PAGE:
Event Title

Perceptions of Gender in a Fourth Grade Classroom

Graduation Year

2013

Location

Lower Level, Ames Library, Illinois Wesleyan University

Start Date

20-4-2013 9:00 AM

End Date

20-4-2013 10:00 AM

Description

Embedded concepts of gender influence student language and may prevent students from thinking outside of personal biases. Teachers have the opportunity to open up spaces for students to explore perceptions of gender through literature. Through small group discussion framed by children’s literature, I attempted to encourage students to examine their own understandings of gender and create an atmosphere of respect and acceptance. This self-study included data collection through field notes, formal and informal discussion, and audio recordings of small-group discussion. The findings of this study indicate differences between students’ ideas of gender in peer-to-peer conversation and in formal, teacher-led discussion. Students demonstrated an awareness of gender roles within children’s literature but not the implications of gender in the classroom. This study suggest that small-group discussion with students provides opportunities for teachers to incorporate meaningful discussion about gender issues and additional gender research is warranted focused on peer-to-peer interactions.

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Apr 20th, 9:00 AM Apr 20th, 10:00 AM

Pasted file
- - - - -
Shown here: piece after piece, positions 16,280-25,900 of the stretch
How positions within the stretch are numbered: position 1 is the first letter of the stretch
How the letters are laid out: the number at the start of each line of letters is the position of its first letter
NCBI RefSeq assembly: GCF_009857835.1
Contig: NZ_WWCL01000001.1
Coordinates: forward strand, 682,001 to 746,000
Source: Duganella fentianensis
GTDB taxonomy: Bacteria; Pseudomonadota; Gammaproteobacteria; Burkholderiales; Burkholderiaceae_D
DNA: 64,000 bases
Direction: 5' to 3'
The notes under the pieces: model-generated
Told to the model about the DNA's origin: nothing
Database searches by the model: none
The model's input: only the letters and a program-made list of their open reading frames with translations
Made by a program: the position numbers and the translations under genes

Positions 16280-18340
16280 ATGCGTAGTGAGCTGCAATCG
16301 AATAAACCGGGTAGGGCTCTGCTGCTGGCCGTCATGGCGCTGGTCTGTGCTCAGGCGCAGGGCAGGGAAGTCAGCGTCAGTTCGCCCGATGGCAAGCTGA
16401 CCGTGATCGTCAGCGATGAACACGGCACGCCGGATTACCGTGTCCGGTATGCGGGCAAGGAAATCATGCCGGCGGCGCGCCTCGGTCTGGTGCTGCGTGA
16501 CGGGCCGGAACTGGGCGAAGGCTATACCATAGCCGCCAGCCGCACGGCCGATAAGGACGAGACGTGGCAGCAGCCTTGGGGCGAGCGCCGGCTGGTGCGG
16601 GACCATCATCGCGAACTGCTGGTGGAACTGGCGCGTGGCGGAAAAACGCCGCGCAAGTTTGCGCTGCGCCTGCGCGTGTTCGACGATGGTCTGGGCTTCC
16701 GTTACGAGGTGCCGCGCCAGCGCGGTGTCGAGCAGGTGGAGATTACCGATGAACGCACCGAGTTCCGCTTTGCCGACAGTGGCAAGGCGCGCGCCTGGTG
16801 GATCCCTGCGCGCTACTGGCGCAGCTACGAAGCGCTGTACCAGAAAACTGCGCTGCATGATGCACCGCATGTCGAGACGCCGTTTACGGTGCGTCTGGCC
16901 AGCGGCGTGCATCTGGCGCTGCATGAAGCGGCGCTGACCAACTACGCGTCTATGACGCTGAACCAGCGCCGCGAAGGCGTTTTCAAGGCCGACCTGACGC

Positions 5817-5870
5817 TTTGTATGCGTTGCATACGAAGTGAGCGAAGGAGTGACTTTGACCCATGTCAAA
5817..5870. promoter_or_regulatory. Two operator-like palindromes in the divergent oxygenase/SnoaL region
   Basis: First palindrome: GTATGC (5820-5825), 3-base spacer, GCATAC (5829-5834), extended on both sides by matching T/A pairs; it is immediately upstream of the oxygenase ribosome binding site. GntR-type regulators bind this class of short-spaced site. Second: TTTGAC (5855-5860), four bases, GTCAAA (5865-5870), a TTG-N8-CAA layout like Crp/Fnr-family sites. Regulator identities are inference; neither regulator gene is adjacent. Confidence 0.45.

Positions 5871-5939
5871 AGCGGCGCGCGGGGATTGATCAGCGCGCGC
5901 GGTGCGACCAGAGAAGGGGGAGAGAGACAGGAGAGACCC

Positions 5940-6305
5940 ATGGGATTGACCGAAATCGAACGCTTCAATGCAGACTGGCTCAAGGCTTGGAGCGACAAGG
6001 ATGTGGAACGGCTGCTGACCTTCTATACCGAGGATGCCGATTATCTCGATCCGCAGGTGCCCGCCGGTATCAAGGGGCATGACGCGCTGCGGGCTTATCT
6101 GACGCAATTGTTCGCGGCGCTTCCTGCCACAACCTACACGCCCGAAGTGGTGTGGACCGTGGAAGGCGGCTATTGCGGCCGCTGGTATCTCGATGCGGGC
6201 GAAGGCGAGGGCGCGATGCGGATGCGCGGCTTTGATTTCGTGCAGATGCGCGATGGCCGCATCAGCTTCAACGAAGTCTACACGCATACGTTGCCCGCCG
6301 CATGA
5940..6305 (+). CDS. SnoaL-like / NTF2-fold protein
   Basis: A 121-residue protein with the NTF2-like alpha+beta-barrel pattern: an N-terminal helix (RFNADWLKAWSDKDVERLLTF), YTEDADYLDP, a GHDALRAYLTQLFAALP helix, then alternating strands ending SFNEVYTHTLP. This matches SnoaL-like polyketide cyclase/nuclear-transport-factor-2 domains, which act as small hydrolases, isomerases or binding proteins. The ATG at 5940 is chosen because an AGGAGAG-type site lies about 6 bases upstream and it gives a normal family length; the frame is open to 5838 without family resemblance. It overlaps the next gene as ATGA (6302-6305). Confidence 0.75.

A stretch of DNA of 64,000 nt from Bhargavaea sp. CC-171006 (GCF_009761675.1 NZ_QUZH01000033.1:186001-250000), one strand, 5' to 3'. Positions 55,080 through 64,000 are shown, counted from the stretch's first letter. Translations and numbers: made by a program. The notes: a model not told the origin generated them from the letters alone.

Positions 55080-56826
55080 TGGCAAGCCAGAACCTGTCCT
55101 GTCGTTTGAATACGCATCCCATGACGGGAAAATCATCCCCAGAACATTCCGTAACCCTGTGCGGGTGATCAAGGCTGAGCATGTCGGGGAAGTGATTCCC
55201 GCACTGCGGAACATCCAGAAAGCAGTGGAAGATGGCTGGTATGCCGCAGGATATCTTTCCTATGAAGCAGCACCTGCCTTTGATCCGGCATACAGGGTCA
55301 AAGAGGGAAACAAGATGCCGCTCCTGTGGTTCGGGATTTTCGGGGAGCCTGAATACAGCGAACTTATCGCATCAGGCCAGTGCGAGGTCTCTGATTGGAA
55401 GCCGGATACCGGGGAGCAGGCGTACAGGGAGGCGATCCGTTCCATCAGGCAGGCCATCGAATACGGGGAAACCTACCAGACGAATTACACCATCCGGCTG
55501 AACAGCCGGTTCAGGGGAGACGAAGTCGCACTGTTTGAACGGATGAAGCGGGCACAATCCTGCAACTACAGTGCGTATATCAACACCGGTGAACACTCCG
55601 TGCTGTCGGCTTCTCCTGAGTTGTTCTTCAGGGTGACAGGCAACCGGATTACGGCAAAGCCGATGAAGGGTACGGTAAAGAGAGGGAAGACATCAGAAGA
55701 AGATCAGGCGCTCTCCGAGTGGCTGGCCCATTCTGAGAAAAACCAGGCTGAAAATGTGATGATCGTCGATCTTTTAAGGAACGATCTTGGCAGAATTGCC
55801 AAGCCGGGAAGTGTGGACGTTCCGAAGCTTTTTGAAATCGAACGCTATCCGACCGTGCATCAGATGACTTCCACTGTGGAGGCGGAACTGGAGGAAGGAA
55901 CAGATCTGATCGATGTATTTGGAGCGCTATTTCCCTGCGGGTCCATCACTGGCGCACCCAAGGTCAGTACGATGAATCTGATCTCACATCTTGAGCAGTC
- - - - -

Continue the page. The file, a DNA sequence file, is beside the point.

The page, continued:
Perceptions of Gender in a Fourth Grade Classroom

Lower Level, Ames Library, Illinois Wesleyan University

Embedded concepts of gender influence student language and may prevent students from thinking outside of personal biases. Teachers have the opportunity to open up spaces for students to explore perceptions of gender through literature. Through small group discussion framed by children’s literature, I attempted to encourage students to examine their own understandings of gender and create an atmosphere of respect and acceptance. This self-study included data collection through field notes, formal and informal discussion, and audio recordings of small-group discussion. The findings of this study indicate differences between students’ ideas of gender in peer-to-peer conversation and in formal, teacher-led discussion. Students demonstrated an awareness of gender roles within children’s literature but not the implications of gender in the classroom. This study suggest that small-group discussion with students provides opportunities for teachers to incorporate meaningful discussion about gender issues and additional gender research is warranted focused on peer-to-peer interactions.